As you read this, I have just returned from Germany for a few brief days to lead a meeting of the Extended Cabinets of Germany, Eurasia, Central and Southern Europe, and Nordic and Baltic Episcopal Areas of the United Methodist Church in discussions about the Five Practices of Fruitful Congregations (or should I say, Funf Praktiken Fruchtbarer Gemeinden). This is an historic first-ever gathering of the extended cabinets of these four Episcopal areas representing more than a dozen languages and covering all of Europe, the Baltics, and Eurasia. What a great privilege! The Bishops of these areas decided that the five practices were as relevant for their contexts and congregations as for the American congregations that are described in the book. In fact, one person is seeking to translate the book into Russian (with contextual examples from Russian United Methodism) for the use of pastors and laity in their conferences.
Why do the five practices strike a chord with such diverse congregations? In the U.S., United Methodist churches are preaching sermon series, doing book studies, and offering planning retreats on the Five Practices in more than forty states and in congregations of enormously diverse theological backgrounds. Iíve led discussions with pastors from predominantly Anglo congregations and also Iíve had all day sessions with pastors from predominantly African-American congregations. Iíve taught and preached the Five Practices in small churches and large, rural, urban, and suburban. Bishops from Africa have talked to me about the usefulness of the book with their superintendents. A woman who leads congregational development for a denomination in Australia uses the book. And there are Baptist, Presbyterian, Lutheran, non-denominational and AME churches that use the book.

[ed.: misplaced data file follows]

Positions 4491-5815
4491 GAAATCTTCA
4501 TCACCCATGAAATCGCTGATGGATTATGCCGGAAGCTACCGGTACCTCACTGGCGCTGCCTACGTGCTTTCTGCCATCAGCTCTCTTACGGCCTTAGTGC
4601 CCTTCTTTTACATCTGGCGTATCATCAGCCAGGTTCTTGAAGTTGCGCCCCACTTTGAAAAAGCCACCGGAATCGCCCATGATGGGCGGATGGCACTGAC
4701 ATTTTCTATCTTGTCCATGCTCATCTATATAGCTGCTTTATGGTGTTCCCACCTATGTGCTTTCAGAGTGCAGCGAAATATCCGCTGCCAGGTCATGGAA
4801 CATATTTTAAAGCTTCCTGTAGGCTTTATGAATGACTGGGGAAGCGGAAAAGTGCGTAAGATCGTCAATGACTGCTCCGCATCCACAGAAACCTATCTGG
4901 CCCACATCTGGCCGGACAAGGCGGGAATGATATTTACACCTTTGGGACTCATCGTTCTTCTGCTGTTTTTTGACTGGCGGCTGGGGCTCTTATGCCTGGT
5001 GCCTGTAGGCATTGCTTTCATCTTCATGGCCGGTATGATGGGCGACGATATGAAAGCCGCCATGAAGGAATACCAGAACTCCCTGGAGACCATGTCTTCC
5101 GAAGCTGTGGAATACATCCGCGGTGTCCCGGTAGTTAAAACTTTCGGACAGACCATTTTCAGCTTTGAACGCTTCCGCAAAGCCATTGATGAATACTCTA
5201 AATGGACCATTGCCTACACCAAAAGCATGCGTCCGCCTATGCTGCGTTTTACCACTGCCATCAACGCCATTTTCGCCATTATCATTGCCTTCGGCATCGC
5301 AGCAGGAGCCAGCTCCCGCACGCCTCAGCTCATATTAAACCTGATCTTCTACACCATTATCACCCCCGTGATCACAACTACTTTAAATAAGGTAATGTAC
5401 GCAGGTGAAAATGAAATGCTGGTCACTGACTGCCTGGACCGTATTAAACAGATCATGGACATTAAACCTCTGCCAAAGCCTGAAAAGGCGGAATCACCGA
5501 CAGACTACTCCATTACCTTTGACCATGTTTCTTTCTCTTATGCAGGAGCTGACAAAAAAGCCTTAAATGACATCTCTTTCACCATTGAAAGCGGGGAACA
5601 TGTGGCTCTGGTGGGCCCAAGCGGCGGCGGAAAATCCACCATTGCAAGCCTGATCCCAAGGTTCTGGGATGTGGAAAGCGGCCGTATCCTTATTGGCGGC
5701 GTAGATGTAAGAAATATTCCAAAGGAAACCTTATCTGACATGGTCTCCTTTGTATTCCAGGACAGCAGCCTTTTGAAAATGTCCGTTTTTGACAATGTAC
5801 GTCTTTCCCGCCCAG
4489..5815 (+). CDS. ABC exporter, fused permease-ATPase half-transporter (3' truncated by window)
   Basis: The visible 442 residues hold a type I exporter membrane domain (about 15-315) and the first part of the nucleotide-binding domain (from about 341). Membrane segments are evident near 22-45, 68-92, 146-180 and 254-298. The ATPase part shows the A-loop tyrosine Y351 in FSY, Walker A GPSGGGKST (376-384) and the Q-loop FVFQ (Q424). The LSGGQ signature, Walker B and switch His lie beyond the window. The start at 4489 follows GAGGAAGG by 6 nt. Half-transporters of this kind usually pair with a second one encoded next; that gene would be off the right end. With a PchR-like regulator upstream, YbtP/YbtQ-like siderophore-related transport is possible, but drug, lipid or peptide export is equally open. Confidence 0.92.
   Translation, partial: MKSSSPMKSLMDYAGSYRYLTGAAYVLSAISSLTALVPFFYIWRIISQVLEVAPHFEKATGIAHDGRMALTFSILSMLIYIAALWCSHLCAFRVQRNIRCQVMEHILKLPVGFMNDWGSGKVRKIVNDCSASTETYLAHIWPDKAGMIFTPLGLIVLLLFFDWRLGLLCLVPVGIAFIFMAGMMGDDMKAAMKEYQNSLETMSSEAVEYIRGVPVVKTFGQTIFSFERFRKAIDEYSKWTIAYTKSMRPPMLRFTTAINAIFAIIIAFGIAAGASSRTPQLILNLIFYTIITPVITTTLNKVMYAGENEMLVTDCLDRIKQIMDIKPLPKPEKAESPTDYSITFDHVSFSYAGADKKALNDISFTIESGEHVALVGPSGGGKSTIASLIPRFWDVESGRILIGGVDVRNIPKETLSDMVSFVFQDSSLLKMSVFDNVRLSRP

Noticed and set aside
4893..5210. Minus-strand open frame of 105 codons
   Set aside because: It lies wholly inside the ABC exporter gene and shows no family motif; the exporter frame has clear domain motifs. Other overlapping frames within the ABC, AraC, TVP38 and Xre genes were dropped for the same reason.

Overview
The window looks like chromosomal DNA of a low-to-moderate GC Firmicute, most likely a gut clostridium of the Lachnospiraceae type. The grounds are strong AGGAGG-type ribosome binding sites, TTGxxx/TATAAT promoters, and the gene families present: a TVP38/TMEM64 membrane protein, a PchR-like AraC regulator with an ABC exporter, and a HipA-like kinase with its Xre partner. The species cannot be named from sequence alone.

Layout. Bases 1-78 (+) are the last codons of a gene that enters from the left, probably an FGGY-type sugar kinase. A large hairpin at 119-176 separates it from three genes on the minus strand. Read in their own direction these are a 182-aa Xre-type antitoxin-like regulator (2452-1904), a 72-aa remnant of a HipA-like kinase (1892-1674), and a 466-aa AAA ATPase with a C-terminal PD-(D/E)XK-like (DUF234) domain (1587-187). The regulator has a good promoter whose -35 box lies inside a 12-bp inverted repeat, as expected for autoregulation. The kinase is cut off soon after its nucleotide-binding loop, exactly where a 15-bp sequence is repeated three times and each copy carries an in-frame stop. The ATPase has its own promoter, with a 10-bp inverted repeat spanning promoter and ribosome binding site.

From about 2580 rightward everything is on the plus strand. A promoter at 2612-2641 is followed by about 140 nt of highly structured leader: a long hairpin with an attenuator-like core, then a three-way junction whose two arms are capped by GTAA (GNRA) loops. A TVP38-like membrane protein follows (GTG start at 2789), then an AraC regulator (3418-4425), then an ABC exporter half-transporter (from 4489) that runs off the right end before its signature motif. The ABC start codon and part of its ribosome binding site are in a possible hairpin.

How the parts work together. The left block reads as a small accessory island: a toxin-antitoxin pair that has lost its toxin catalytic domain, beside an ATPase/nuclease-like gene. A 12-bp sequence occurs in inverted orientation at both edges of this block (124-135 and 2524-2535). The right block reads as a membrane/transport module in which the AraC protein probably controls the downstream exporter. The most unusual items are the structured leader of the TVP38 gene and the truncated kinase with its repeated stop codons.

I think it boils down to this: the book simply reminds us to repeat the basic practices that have marked fruitful congregational life since the stories of the formation of the church in the second chapter of Acts. Invite and welcome in the name of Christ; worship God with glad and generous hearts; study Godís word with others; do good, relieve suffering, and seek justice, and give generously as you have received from the bounteous grace of God. There is nothing new, and the practices are just as essential for starting a first century congregation in Jerusalem as they are for growing a church in Frankfort or Maputo or Lima or Houston. Whatís new in the book is the adjectives, and how they remind us to exceed all expectations, to offer our utmost and highest, to live our vocation as Christ practiced his ministry, a ministry that was radical, passionate, intentional, risk-taking, and extravagant.
One final thought: The German word that translates ìFruitfulî in the title of the book is ìFruchtbarer,î or literally, fruit-bearing. How cool! Somehow I really like the nuances of that word better than ìfruitful.î What we seek in the name of Christ are ìfruit-bearingî congregations, and ìfruit-bearingî lives.
Yours in Christ,